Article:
12 July 2002

Performance dividend to boost cereal efforts

A RADICALLY new way to boost UK cereal yields and better reward everyone involved has been launched by breeder CPB Twyford.

The key to the companys Variety & Grain Performance Plan, a joint venture between seed supplier, farmer and grain marketer, is a contract deducting a 5.5% performance dividend from grain sales.

The dividend is distributed between breeder and the schemes seed and grain partners, says CPBT sales manager Andrew Newby.

Growers get royalty-free seed at cost and breeder backing on variety choice and management, plus marketing assistance. Untreated C2 cereal seed is likely to cost about £155/t.

Only if the industry draws on the skills of all links in the production chain can agricultures new challenges be met, says Mr Newby. "This can be achieved by adopting a fair and transparent system that provides profits related to performance for all parties."

To break even on the new deal, all other things being equal, growers need to lift output by an average of just 163kg/ha or achieve an equivalent value hike, he calculates.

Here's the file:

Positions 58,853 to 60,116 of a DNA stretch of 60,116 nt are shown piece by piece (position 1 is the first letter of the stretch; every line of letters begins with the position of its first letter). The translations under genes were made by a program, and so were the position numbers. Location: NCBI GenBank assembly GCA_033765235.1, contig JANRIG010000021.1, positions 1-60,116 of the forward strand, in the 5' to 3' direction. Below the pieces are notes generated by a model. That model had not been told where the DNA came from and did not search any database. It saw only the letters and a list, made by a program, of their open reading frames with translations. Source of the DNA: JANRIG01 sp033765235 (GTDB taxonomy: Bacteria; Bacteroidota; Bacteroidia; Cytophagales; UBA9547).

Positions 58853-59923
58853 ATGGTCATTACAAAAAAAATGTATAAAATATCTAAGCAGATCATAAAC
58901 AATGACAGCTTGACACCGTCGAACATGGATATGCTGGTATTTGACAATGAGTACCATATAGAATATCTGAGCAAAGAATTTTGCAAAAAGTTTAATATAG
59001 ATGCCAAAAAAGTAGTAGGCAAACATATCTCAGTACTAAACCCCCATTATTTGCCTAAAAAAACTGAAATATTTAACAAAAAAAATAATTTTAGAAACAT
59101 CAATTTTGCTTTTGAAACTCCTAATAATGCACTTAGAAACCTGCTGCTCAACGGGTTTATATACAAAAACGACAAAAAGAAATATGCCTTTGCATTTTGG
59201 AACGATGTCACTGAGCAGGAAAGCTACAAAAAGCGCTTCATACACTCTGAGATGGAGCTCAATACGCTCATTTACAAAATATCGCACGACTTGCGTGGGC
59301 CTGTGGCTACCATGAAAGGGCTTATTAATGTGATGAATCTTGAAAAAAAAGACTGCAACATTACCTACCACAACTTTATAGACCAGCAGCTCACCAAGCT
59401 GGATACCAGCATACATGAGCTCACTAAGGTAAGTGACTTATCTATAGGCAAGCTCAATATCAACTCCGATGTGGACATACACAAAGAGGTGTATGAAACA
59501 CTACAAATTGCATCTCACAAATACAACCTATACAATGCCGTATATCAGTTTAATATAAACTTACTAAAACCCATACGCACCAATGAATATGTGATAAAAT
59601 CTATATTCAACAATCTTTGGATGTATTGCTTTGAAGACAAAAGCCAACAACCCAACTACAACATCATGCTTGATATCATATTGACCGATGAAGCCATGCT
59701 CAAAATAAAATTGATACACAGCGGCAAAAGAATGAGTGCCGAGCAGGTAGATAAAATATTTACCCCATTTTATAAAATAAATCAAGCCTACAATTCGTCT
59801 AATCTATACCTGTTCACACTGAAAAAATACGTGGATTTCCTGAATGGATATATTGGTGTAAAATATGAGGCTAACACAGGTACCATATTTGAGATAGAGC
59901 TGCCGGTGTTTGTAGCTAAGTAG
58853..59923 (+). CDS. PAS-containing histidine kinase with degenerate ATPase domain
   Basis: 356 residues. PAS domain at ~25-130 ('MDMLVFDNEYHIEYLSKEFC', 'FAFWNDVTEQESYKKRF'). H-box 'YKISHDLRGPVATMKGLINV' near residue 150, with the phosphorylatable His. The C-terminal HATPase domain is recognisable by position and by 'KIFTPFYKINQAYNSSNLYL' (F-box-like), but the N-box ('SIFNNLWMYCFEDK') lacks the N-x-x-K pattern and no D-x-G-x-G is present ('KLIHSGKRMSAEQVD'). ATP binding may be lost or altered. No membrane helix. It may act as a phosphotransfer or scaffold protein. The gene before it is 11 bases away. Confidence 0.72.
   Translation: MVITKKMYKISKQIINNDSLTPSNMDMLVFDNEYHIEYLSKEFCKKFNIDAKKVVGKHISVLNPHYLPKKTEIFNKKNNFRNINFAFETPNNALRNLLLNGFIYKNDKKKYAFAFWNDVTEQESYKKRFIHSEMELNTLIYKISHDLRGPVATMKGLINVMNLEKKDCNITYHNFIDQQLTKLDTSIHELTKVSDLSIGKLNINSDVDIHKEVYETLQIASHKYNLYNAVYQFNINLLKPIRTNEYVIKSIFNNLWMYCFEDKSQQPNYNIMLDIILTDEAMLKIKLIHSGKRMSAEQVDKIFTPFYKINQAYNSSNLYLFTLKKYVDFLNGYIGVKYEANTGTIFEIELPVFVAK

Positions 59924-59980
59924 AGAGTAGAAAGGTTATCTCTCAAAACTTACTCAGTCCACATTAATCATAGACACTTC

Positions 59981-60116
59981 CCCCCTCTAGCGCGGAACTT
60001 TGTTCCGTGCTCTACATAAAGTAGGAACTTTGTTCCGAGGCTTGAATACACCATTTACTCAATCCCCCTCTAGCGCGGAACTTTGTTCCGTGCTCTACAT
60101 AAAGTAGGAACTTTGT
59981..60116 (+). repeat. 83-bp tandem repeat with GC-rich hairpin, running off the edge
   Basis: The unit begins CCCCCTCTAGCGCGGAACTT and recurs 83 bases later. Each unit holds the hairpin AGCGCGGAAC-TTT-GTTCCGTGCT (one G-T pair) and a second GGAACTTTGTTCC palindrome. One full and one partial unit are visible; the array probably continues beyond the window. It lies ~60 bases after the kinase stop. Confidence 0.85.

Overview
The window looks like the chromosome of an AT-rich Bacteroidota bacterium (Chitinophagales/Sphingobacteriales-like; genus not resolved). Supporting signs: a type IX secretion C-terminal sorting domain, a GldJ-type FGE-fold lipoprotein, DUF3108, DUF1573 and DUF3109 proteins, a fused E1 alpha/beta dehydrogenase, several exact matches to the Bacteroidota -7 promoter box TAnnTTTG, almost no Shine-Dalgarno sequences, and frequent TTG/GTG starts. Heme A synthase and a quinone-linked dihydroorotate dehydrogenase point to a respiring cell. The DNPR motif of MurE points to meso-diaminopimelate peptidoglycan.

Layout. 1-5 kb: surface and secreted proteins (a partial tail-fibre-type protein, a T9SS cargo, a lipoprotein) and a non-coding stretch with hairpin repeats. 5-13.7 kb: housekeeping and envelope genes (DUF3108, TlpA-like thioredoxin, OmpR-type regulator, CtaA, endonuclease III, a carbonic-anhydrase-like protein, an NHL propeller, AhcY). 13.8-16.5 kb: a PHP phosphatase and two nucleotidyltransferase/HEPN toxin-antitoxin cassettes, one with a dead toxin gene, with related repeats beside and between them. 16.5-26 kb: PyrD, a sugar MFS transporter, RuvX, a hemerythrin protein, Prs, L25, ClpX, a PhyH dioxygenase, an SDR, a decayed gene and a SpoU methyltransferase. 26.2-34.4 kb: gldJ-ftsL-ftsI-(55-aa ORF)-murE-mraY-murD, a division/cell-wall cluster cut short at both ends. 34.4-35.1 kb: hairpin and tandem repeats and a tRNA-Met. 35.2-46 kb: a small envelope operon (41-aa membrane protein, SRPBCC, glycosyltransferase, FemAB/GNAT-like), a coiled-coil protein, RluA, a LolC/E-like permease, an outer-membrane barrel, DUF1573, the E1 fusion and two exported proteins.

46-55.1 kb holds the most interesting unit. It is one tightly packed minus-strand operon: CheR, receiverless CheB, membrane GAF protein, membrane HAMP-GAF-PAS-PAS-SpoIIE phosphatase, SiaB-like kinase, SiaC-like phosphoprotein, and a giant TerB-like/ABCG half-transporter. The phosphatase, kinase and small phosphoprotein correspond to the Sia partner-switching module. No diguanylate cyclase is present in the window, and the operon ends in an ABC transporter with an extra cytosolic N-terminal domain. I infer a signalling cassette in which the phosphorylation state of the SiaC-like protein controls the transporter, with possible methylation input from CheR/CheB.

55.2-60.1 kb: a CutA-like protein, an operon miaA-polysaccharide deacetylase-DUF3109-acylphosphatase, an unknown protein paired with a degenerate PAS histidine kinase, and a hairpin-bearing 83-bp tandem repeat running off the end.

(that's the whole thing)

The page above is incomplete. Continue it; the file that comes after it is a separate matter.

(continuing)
That should be easy given early access to improved varieties and specific husbandry guidelines and agronomy packages, he says. "Its tiny."

So-called end-point royalty schemes have long been considered by breeders, says managing director John Blackman. "Now we have one and we believe we have the variety portfolio to make it happen."

In dispensing with royalties and expanding its husbandry guidance through demonstration strip trials and seminars, the company is taking a risk, he acknowledges. "We could see our income deferred by up to 18 months. Its clearly a cost.

"But we have to get the message across that yield is important."

Partners in the CPBT pilot scheme, which closes at the end of the month, are Grainfarmers, SCATS Agriproducts and Bury St Edmunds-based GBSeeds.

&#8226 Stressing the importance of increased output to maintain profit, Paul Rix of Deloitte and Touche says the average wheat yield of 8.53t/ha on the firms client farms in 2001 produced a profit of just £8000 on each 100ha. "But we regularly see farms with 10t/ha averages and 12t looks achievable." At that level the profit on the same area would have been £28,000. &#42